Disclaimer: Terra Mystica has a lot going on. This guide assumes you know the rules; it’s not meant to teach you the game.
Now, I’m no expert, but I love Terra Mystica and tend to do pretty well. Over the years there are a few things that I’ve picked up and that’s what I’m going to share with you today. This isn’t a guide to playing any specific faction because there are plenty of helpful, faction-specific guides online already.
Now, in case you’ve decided to read a Terra Mystica strategy guide without having ever played the game, let me tell you a tiny bit about it. In Terra Mystica 2-5 players take the roles of different coloured Factions with their own unique powers. Over 6 rounds players will terraform land, build and upgrade buildings, and worship at the different Cult Tracks. Each round will have a specific scoring goal and players can also gain points in game by building Towns or through faction-specific powers. At the end of the game players will gain points based on the largest set of connected buildings (sprawl) and the highest placement on each of the 4 Cult Tracks. The player with the most points wins … Which brings us to our guide on how to get points!
Play With Varied Turn Order
This isn’t so much strategy as general advice for a better and more fair game for everyone. The first expansion suggests a rule change that allows for strategic passing in order to claim your place in turn order for the next round. It’s quite a simple fix: the next round’s turn order is determined by the order players passed in. Without varied turn order, you might end up always being last just because the player to your left continuously passes first (it has happened to me and it sucks).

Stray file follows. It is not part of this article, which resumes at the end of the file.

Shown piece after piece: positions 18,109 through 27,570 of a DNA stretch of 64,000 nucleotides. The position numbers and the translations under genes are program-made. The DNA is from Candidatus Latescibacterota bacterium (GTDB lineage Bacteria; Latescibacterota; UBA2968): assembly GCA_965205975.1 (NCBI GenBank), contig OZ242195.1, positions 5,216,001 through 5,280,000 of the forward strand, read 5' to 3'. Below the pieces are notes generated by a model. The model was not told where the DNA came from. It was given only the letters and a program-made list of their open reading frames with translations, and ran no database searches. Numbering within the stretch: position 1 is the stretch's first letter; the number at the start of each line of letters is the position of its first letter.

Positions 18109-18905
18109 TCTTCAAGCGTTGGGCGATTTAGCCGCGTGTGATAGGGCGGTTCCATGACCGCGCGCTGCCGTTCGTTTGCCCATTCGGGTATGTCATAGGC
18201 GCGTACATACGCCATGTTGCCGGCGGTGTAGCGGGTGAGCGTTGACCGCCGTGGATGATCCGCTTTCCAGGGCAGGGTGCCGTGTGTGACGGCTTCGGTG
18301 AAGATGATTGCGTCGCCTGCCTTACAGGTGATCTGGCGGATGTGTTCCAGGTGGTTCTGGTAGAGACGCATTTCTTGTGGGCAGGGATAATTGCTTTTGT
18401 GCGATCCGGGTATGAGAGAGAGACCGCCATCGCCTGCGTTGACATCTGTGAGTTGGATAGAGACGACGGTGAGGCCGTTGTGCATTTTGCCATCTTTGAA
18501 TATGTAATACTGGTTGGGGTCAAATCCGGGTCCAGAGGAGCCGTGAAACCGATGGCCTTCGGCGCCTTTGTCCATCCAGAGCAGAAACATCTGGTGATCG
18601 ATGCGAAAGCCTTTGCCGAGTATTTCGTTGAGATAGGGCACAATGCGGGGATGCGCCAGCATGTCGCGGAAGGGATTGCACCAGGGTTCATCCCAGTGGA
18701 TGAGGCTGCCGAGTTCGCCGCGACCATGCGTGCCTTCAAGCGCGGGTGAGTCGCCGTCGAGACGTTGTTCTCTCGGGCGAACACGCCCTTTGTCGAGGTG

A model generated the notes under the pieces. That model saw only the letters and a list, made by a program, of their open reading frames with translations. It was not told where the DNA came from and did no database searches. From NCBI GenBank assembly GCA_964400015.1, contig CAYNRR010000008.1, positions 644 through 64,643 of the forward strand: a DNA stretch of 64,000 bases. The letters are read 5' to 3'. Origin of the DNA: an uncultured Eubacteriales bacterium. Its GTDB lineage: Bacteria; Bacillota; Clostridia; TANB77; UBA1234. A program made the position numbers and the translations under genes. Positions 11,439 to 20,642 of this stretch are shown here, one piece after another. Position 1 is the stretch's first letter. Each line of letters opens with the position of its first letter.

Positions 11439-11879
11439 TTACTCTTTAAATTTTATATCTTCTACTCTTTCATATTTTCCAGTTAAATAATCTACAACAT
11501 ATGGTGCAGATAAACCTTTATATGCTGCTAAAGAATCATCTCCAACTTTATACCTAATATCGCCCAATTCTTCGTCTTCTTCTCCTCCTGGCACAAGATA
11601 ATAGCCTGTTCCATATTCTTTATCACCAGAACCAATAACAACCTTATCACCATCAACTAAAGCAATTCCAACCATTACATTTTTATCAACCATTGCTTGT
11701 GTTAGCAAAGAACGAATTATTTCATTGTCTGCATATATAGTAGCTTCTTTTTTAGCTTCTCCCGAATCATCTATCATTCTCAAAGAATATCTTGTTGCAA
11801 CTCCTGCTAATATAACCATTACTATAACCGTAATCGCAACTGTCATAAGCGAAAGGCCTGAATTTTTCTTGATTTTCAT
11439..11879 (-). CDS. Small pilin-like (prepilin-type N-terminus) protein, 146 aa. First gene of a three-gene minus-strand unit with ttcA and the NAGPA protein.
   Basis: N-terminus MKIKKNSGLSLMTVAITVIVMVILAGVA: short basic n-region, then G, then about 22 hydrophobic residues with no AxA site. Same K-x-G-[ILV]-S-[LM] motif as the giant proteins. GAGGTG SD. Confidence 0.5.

Be Strategic if Picking a Faction
I don’t normally pick Factions anymore, I just assign them randomly. There isn’t a strategic reason that I do this, I’ve just played them all and I like to mix it up. If you’re picking Factions, take a look at what the other players have chosen. You don’t want to have other players terraforming your home territories. For example, if the other players are Blue and Grey Factions, do not choose a Green Faction. The fight for territory will end up costing you a lot of extra resources.
Burn Some Power